October 23 coronavirus news

By Julia Hollingsworth, Adam Renton, Tara John, Ed Upright, Veronica Rocha, Melissa Macaya and Melissa Mahtani, CNN

Updated 12:01 a.m. ET, October 26, 2020
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10:07 a.m. ET, October 23, 2020

More than two dozen US states report a rise in Covid-19 cases. Here's what we know.

From CNN's Christina Maxouris

A Colorado Department of Transportation worker pulls on his face covering while staffing a roadblock into a housing area along Highway 7 as several wildfires burn in the state on October 21, in Lyons, Colorado.
A Colorado Department of Transportation worker pulls on his face covering while staffing a roadblock into a housing area along Highway 7 as several wildfires burn in the state on October 21, in Lyons, Colorado. David Zalubowski/AP

More than two dozen states are reporting rising Covid-19 infections, a sign the coronavirus pandemic is worsening across several US regions.

In White House coronavirus task force reports obtained by CNN this week, officials say there are "early signs of deterioration in the Sun Belt and continued deterioration in the Midwest and across the Northern States."

The data comes as more state leaders have sounded the alarm on increasing infections, hospitalizations and deaths. The national average of new daily cases has climbed to just under 60,000 – a level that hasn't been seen since the first week of August.

On Wednesday, at least 14 states saw their highest seven-day average of new daily cases, according to Johns Hopkins University. They are:

  • Alaska
  • Colorado
  • Idaho
  • Illinois
  • Indiana
  • Kansas
  • Kentucky
  • Michigan
  • Montana
  • New Mexico
  • Ohio
  • Utah
  • Wisconsin
  • Wyoming

And at least five states reported their highest daily coronavirus case counts on Thursday. They include:

  • Illinois
  • Montana
  • Ohio
  • Oklahoma
  • Utah

Meanwhile, more than 41,000 people are hospitalized with Covid-19 across the country, according to the COVID Tracking Project. Hospitals in states like Missouri and Idaho say they'll soon be facing a crisis if hospitalizations continue to surge.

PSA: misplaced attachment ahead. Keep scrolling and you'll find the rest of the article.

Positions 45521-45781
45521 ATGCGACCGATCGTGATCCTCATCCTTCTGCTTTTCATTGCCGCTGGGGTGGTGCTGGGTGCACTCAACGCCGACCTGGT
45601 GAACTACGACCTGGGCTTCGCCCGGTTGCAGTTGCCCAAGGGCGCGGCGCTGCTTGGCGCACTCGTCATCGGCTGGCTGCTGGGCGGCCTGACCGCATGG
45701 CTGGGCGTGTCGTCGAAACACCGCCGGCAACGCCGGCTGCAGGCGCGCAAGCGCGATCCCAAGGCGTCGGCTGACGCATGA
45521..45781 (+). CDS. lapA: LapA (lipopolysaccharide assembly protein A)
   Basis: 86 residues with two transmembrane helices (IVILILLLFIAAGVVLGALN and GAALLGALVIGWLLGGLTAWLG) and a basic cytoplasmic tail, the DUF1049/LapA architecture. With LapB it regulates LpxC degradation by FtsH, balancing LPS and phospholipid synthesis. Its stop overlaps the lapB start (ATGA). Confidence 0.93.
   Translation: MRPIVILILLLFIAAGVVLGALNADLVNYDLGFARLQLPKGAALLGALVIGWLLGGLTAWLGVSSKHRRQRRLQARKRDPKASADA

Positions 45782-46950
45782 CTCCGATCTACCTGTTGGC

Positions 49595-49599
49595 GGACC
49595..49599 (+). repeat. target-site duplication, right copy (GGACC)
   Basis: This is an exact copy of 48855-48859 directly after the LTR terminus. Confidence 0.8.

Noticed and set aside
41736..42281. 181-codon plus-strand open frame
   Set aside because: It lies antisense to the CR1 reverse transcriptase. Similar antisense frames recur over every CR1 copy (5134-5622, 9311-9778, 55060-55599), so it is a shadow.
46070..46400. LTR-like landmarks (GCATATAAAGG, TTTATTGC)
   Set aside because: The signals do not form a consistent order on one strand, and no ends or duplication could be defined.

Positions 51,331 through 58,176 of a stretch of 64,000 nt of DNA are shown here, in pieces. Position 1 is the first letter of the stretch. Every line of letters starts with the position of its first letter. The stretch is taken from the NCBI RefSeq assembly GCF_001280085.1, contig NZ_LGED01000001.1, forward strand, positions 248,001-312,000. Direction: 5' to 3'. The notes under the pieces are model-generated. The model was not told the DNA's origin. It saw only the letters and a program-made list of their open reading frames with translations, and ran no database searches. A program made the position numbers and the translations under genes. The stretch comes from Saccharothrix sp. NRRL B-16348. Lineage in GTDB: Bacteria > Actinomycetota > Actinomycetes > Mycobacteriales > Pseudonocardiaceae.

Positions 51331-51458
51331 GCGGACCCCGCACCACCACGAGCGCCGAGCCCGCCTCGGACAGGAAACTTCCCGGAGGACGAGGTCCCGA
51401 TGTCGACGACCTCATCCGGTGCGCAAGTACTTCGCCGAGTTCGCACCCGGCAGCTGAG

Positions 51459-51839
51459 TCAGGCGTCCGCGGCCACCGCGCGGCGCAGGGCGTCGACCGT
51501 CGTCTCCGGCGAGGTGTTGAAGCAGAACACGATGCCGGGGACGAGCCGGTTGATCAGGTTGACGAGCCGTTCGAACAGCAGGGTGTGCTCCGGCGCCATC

Deaths are also creeping upward. On Wednesday, the US reported the highest daily death toll in more than a month, with more than 1,100 new deaths. And an updated model from the University of Washington's Institute for Health Metrics and Evaluation projects more than 140,000 Americans will likely die from the virus in the next three months.

Elizabeth Cohen reports:

9:34 a.m. ET, October 23, 2020

Iran has more than 556,000 Covid-19 cases

From Ramin Mostaghim in Tehran

Iranians wear face masks as a Covid-19 coronavirus pandemic precaution, in Iran's capital Tehran on October 19.
Iranians wear face masks as a Covid-19 coronavirus pandemic precaution, in Iran's capital Tehran on October 19. Atta Kenare/AFP/Getty Images

Iran’s health ministry reported 6,134 new Covid-19 cases over a 24-hour period on Friday, the third time this week the number of daily new cases has hit a new high.

The total number of cases in the country now stands at 556,891. 

Speaking on state TV, Health Ministry spokesperson Sima Sadat Lari also reported 335 new coronavirus-related deaths on Friday. This brings the country’s overall death toll to 31,985.